So, this week is full up with showbusiness weirdness; greed and crazy travel. Sit back, relax, throw the Clash on the turntable and listen to this.
Thursday, I drive from Toronto to Sarnia, roughly 4 hours, to be on a show at a high rollers golf tournament. That starts at 8pm. I’ll be on by 9pm and offstage by 10pm if I’m lucky. I then HAVE to drive back to Toronto, getting me in around 2am ( If I’m lucky ) so that I can sleep for a couple of hours and get on a plane at 7:30am to fly to Edmonton to start shows at the Edmonton Comedy Festival that night.
It was pure greed. I shouldn’t have taken the Sarnia job, but I couldn’t help myself. It’s probably the last time this year I’ll be at a golf tourney and I love to be around golf. The smell of the golf course is chalk full of memories for me. Additionally, the Edmonton Comedy festival is SUPER important. …….. this is the first time they’ve ever headlined a variety comedian. The first time EVER. It means I have to have the best conceivable shows because if I don’t, they’ll never have a variety comedian again. The future of variety acts might sit on my shoulders, as it relates to this festival.
It’s the weirdest thing. If a festival has a stand up comedian, observational, long form, improv, whatever, and they die onstage, it’s no big deal, they’ll just book other comics next year. BUT, if a festival has variety and it doesn’t work onstage, or that act has a bad set for whatever reason, festival bookers ALWAYS say … “well, variety doesn’t work with our festival”. Frankly, it’s a load of shit. You just got an act who had a bad set, and that happens to EVERYONE time to time.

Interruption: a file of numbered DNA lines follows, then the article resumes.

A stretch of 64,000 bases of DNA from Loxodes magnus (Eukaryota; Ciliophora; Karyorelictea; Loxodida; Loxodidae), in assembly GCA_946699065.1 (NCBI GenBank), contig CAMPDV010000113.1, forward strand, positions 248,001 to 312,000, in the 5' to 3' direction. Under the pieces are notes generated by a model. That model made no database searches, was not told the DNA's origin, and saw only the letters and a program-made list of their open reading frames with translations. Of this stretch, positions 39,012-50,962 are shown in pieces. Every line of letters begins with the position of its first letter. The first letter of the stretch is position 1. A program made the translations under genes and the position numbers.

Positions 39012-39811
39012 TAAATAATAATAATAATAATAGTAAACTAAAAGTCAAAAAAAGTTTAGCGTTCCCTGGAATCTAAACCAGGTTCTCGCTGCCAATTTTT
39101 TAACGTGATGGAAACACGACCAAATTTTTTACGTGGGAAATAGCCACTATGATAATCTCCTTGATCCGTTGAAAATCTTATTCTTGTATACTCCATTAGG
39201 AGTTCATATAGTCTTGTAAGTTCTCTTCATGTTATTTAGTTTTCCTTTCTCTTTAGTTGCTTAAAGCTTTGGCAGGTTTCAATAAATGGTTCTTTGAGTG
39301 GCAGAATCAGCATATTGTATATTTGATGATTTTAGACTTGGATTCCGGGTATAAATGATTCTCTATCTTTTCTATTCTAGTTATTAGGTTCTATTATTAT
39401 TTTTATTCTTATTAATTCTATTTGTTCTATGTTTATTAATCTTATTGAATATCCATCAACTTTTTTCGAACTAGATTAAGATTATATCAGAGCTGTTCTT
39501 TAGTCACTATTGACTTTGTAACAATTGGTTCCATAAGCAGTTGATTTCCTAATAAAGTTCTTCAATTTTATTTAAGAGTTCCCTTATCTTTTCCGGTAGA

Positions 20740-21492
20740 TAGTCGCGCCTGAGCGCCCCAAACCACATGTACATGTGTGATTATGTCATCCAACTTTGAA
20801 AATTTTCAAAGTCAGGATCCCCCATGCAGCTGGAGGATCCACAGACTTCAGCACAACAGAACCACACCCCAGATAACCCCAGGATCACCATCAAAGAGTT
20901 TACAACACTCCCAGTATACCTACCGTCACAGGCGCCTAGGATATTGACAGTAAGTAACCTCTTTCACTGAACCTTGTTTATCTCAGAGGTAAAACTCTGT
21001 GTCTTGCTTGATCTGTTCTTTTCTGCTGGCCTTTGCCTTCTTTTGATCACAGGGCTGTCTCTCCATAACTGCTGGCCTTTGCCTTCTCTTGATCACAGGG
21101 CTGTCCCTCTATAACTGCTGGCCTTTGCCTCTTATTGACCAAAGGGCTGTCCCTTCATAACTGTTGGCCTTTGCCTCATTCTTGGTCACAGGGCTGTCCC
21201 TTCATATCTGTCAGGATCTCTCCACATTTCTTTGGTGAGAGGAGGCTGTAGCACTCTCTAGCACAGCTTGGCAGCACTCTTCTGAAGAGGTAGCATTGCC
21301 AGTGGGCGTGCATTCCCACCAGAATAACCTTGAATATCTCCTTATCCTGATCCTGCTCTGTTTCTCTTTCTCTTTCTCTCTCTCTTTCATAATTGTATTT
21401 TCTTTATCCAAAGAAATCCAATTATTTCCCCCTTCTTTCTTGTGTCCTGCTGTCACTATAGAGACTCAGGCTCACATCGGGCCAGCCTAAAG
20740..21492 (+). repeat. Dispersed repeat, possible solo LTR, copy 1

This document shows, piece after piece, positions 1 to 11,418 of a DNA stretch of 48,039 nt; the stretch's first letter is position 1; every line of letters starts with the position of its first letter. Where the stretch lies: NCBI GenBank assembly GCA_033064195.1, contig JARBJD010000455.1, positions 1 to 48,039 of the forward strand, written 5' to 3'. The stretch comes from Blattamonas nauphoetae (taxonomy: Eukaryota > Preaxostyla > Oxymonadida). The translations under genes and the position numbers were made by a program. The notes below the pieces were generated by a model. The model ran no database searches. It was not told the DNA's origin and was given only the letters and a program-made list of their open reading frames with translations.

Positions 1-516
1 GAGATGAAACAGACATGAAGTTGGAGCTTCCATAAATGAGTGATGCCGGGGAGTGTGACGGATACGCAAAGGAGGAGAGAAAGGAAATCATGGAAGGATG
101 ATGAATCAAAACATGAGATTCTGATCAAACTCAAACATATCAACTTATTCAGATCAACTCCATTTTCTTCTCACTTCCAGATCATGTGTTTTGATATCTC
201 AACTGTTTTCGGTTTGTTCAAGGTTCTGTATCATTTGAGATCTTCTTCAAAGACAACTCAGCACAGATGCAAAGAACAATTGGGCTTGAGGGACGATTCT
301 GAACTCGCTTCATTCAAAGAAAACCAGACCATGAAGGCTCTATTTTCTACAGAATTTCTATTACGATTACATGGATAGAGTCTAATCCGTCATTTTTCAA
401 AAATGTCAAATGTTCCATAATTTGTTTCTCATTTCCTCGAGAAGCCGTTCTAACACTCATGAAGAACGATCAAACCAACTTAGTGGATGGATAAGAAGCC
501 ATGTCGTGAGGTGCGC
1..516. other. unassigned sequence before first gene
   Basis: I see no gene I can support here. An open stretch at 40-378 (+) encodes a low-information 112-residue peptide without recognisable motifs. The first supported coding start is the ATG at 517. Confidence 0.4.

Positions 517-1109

For me this week, it’s a ton of pressure to be honest. I always push for festivals to have me, and I often leverage famous comedian friends to help me get them. You see, a festival will never book a variety act, no matter how funny, on their own. They need to get a push from the other comics, who basically say “yea, its ok to book a variety guy”. In once sense I don’t blame them for passing on variety. As someone who came up in comedy clubs I can tell you straight stand up comics HATE variety … they just do. For a host of B.S. reasons not worth getting into now. Point is they don’t like to work with us. I’m speaking of course in generalities. I know a TON of comics that like working with me and are happy to push for me…but they’re in the minority. So I can see how festivals shy away from us, not wanting flack from the rest of the talent….=but here’s the thing :
Variety comedy IS party of the comedy community. Like it or not we represent a style of comedy. Comedy festivals are supposed to showcase ALL style of stand up. Especially if they’re government funded. Excluding variety always struck me as odd because it’s by far the most popular show. Variety comedy shows always sell out, even if people don’t know the name of the performer. Audiences just like magic, and juggling, and mime and other allied arts. Hey, if we make the audience laugh for 45 min, then we get the label comedian. Simple as that.
Anyway, that’s this week. I come home Sunday for a couple of days then I spend a week on Holland America’s AMAZING ship, the Rotterdam performing on their New England cruise. I leave from Halifax and go up the St. Lawrence to Boston, then on to Tampa and fly home. It’s going to be a fantastic week. I really look forward to those shows, as I always do on HAL. They treat their talen super well, just like they do the passengers.
Keep an eye out for me in your local airport, I’ll be around, sitting in the lounge listening to Duanne Eddy’s twangy guitar on the headphones before take-off.
See ya on the page kids, until then;
Good Night and Good Luck